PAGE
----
Underlying almost everything you do in GT Sport is a progression system - and in a nice touch, this works offline as well as online. Whether you're racing against the computer, or taking on the finest online, everything you do in GT Sport will earn you experience points, mileage points, or money. Experience goes to your overall driver level, where levelling up will unlock additional tracks to play in Arcade mode, while mileage points can be spent on assorted extras, from decals and paint colours, to alloy wheels and special cars. Giving the game at least some sort of replay value, even for those who don't want to venture online, this is a really nice system, that gives everything you do in the game at least a little bit of meaning.
As we mentioned earlier though, it's the online play that GT Sport's really pushing, and... well, it's a bit of an odd job, to be honest. Before you even get to play online, you have to watch two 2 minute and 30 second videos that attempt to teach you the basics of sportsmanship, and what is and isn't allowed online. This all ties into an online sportsmanship rating system, that judges you depending on how cleanly you race - if you constantly crash into your opponents, you'll drop down the sportsmanship rankings, and will eventually only be matched with players who are equally nefarious online.
The online mode here is split into two different chunks - the unranked Lobby mode, and the ranked/matchmade Sport mode - although oddly, you'll need to enter your email address before you can access Sport mode. Clicking on Lobby lets you either set up a private lobby for just you and your friends, or join another public game that someone else has created - although even now, most of the lobbies you'll see are completely empty. In lobby games, rankings of any kind aren't taken into account, so you could be racing against players of a real mix of abilities.
The other (and more unusual mode), is Sport mode, which lets you take part in a number of pre-scheduled events each day. On accessing Sport mode, you'll be presented with a list of the events that are set to be happening that day - and at what time they're due to commence. It's a bit of an odd idea, as although there are several regular events happening each day, you can sometimes be a good ten or fifteen minutes away from the next race, leaving you to mostly twiddle your fingers until the event starts. While you do have the option of doing a practice "qualifying" lap before each race begins, once you've set your best time, it's a case of just having to wait for the timer to tick down - a timer which, as mentioned, can sometimes be over fifteen minutes.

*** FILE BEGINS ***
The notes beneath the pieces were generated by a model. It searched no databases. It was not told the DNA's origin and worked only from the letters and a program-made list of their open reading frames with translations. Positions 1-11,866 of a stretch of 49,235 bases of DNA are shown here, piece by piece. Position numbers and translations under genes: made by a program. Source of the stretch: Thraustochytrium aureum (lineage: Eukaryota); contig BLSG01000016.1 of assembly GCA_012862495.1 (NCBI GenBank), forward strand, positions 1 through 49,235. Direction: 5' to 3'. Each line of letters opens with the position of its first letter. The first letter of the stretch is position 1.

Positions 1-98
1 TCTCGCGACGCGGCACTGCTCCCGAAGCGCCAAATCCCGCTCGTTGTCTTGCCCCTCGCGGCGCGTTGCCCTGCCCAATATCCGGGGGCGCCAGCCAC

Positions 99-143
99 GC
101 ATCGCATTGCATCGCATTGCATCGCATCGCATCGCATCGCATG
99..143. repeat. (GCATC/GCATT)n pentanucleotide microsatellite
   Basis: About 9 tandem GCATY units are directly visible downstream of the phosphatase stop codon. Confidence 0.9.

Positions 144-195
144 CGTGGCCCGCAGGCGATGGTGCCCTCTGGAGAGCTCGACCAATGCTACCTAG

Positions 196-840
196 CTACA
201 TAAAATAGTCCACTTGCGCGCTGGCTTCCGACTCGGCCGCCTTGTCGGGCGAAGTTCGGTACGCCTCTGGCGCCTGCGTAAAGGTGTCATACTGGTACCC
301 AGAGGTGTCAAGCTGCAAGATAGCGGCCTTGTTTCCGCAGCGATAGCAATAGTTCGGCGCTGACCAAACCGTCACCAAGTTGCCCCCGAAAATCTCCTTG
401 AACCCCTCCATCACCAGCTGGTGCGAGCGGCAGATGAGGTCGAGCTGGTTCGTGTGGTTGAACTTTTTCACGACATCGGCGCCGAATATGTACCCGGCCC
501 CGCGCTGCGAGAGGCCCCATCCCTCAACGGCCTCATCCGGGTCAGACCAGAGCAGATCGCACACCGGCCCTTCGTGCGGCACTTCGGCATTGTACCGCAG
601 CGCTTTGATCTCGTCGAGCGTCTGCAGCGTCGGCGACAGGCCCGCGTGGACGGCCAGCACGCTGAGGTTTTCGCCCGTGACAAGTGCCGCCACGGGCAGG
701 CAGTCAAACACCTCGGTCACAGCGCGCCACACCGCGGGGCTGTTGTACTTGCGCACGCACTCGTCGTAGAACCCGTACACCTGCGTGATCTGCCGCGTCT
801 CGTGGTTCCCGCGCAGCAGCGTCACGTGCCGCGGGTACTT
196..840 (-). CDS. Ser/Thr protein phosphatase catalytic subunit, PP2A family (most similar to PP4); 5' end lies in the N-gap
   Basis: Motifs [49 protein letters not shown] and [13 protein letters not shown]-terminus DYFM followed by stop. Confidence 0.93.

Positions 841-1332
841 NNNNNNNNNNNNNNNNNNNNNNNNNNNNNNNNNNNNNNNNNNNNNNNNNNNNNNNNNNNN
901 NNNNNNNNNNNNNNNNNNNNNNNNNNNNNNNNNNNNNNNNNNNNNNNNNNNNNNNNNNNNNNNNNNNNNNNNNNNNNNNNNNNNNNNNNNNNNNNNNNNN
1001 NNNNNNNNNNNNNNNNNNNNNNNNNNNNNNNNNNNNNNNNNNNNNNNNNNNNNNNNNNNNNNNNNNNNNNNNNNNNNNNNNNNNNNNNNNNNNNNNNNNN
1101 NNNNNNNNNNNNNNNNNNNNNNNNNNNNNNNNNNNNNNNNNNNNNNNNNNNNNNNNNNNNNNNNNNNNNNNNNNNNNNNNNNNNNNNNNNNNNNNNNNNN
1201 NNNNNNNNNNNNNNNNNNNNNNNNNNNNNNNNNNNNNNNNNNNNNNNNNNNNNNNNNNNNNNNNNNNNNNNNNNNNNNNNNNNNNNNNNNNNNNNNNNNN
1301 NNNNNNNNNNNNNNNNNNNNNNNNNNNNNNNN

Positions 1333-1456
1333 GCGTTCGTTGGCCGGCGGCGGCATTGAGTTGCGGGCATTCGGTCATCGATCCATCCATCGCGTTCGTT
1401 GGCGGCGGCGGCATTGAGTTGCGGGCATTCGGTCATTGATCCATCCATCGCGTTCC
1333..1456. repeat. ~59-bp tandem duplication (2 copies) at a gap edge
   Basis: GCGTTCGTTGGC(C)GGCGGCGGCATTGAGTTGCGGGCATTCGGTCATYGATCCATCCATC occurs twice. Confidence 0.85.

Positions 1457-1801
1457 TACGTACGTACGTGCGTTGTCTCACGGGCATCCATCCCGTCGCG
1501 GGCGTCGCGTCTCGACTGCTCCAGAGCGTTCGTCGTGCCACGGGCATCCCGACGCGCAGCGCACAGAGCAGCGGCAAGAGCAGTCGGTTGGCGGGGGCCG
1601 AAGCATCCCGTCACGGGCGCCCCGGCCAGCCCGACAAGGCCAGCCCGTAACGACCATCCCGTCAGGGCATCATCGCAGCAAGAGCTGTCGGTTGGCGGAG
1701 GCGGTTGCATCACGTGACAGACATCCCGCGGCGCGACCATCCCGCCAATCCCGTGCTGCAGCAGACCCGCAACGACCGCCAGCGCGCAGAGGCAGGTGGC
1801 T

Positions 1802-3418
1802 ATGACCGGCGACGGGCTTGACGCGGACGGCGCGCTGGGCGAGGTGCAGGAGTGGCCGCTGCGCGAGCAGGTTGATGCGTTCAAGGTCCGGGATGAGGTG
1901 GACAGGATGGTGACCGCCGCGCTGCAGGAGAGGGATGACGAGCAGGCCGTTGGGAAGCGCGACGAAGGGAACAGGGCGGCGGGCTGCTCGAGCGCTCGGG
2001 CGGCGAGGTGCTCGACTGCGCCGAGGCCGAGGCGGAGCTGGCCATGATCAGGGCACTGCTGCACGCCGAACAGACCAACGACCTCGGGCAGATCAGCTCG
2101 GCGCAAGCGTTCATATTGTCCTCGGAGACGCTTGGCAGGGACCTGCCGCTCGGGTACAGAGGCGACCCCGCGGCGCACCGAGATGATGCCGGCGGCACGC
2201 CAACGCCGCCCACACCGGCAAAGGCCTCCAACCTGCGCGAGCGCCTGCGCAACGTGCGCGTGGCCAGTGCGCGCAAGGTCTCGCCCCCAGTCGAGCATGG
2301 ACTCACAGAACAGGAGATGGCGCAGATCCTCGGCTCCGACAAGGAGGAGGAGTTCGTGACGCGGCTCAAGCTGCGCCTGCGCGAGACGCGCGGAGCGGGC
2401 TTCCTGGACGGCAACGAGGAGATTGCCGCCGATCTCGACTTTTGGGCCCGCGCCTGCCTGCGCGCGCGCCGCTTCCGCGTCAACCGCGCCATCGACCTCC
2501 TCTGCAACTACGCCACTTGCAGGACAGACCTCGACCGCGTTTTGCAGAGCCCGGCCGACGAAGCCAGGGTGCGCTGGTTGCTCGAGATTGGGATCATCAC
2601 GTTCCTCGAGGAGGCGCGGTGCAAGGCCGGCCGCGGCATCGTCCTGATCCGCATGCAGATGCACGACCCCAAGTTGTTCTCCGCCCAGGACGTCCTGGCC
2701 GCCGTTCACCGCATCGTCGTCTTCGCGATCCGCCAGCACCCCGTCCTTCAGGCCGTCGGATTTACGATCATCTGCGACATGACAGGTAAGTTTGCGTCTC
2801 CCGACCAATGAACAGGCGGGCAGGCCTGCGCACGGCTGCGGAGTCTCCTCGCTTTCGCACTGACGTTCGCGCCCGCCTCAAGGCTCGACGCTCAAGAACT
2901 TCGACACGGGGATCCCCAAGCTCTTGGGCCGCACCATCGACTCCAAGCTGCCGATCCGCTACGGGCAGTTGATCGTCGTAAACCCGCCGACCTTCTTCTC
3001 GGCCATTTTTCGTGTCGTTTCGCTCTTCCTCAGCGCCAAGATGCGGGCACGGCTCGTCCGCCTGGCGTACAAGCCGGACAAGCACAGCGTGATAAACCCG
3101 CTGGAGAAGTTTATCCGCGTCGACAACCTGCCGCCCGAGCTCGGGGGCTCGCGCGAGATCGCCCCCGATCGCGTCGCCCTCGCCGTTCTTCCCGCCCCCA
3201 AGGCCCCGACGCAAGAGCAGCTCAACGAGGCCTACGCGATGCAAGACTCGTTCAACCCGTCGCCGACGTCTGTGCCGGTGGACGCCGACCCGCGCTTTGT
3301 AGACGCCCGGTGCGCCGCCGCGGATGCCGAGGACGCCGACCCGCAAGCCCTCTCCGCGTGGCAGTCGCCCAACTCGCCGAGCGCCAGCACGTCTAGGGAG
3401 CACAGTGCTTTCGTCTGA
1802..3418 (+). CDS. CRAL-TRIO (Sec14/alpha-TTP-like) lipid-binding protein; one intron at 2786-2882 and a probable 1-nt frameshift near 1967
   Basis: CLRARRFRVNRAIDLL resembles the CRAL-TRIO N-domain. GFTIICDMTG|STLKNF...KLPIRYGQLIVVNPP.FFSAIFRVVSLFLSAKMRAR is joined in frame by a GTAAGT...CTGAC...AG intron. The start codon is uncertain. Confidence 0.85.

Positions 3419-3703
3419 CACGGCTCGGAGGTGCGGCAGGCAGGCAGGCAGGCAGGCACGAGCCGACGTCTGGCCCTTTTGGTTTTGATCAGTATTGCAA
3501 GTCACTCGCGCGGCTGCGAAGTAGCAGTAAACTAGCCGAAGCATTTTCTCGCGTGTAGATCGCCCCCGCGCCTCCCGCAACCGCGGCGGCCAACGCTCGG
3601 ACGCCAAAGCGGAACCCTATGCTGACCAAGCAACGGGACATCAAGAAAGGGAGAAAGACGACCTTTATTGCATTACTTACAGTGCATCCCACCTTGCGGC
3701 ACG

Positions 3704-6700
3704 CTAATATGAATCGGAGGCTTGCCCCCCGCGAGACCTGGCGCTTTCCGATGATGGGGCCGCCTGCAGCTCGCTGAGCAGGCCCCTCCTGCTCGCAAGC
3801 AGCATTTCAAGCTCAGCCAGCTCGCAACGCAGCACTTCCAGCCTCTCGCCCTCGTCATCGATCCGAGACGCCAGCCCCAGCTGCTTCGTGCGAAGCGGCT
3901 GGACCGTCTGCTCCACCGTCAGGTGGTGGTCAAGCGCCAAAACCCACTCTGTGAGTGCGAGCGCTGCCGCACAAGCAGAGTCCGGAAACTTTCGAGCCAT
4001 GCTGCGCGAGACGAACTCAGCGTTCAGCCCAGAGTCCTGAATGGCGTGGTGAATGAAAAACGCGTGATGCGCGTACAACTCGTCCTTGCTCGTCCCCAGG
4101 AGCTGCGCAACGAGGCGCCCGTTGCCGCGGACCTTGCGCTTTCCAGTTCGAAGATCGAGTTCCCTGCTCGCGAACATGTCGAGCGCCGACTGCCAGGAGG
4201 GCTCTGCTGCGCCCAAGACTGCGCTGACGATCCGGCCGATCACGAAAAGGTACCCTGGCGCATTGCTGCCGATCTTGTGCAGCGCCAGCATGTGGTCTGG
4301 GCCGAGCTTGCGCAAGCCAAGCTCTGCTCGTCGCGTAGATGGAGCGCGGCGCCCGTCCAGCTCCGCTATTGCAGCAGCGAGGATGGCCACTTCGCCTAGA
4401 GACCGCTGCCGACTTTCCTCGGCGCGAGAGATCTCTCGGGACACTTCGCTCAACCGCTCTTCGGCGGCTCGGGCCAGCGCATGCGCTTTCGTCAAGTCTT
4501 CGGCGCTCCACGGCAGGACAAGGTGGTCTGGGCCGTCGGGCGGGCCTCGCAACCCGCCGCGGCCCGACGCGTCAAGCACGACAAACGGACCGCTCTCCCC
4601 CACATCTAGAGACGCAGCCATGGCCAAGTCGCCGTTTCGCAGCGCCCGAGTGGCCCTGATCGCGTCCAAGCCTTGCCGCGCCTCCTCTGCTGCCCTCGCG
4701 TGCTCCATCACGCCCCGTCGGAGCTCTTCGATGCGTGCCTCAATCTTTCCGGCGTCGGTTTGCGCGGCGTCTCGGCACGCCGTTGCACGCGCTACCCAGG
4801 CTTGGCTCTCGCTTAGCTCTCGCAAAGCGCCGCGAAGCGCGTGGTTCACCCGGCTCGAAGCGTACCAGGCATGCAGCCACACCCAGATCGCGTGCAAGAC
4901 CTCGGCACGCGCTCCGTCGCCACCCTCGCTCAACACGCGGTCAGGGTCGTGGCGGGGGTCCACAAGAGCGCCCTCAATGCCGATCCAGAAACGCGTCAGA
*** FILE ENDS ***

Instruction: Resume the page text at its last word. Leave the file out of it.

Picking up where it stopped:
When you do eventually get into a race, you'll find yourself paired against players that the game considers to be of a similar skill level (and sportsmanship rating) to yourself, which is great. Our number one issue with online games is that they so rarely make the effort to attempt to group by ability, yet GT Sport at least attempts to put together a game that's fair - even if we aren't quite convinced of how accurate GT Sport's ratings are in practice. When you end up having a neck and neck race with another player, but the positions you're jostling for are last and one-but-last, with you both being some 50 seconds behind the guy in the first place, you do have to wonder quite how evenly matched the racers are. If the waiting timer wasn't enough to put you off, though, we should note that it's rare an event lasts less than fifteen minutes, with most races being around ten laps long - something that makes for a lengthy, and often dull race.